Client meetings: You want ME to sit in the Waiting Room?

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Authored by Linda Chamberlain

Reviewed by Walt Shurden

It never ceases to amaze me how many clients show up with a friend, relative, or neighbor to meet with their attorney to discuss their legal documents. The client often meets about where they want their money to go upon their death. Sometimes about who they want to name to be in charge while they are living and perhaps unable to manage their affairs, and who they want to make their medical decisions when they are unable to do so. Some pretty big decisions for most of us.

It is challenging for the attorney when the client insists they want the person to remain in the conference room.

This can result in the client being unable to tell us what it is they want or constantly looks at the other person to tell them what they want. The attorney may or may not know the client and have no idea if the role this person plays in the client’s life is legitimate. It is especially worrisome when the person accompanying the client states if you can’t help us we will keep making appointments until we find a lawyer that can. Yes, that truly does happen and unfortunately if they shop long enough they will find an attorney that will complete the documents as the friend states the client wants.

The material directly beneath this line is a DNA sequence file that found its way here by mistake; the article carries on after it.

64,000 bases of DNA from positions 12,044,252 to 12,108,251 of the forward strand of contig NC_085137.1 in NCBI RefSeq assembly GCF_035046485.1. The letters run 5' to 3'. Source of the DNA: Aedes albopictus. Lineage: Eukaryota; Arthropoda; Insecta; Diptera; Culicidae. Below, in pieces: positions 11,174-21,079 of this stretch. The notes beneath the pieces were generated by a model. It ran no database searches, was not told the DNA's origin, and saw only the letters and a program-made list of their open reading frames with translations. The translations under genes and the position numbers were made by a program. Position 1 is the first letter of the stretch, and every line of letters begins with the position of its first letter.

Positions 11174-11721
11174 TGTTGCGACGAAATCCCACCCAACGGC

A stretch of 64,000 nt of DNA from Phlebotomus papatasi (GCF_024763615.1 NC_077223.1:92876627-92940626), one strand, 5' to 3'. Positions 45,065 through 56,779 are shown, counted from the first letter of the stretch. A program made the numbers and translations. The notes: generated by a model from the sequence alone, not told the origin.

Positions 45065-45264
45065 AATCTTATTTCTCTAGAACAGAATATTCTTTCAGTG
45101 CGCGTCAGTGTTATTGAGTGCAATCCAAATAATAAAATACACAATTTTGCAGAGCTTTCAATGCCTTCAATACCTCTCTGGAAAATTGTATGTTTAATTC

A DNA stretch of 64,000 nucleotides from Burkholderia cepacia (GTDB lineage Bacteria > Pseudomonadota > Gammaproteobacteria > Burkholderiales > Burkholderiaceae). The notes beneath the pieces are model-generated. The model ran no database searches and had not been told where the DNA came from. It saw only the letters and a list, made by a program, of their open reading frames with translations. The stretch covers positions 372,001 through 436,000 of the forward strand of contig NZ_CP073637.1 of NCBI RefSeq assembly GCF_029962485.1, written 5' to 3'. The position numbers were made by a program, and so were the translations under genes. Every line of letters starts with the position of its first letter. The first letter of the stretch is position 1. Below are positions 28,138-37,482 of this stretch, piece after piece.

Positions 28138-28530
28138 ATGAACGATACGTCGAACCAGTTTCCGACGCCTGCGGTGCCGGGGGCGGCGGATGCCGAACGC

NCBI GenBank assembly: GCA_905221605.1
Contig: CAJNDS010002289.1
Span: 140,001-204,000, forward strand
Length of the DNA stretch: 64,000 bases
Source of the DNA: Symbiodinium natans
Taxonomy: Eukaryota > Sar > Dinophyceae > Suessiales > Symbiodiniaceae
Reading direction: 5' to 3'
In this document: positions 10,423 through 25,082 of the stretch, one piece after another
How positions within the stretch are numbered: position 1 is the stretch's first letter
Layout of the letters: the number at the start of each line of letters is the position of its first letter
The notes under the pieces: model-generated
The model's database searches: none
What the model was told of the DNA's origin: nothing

The attorney you are meeting with should quickly tell you they have an ethical responsibility to the client.

It is to the client, and only them, the lawyer has the professional duties of competence, diligence, loyalty and confidentiality.

As the lawyer, they have an ethical responsibility to meet with the client privately and give the client time to explain what he or she wants. The attorney should politely ask all others in the room to allow them to meet with the privately and to sit in the waiting room until finished. The attorney will meet with the client alone and the they will share their wishes as well as communicate their ability to share information regarding their assets as well as who their loved ones are, or special charities they want to name as beneficiaries.

The person in the waiting room should be thankful for the suggestion.

Litigation over who is the rightful beneficiary, undue influence, and capacity is always a concern. The outcomes of litigation seldom make everyone happy involved in the case, except for perhaps the lawyers. They get paid no matter what the result.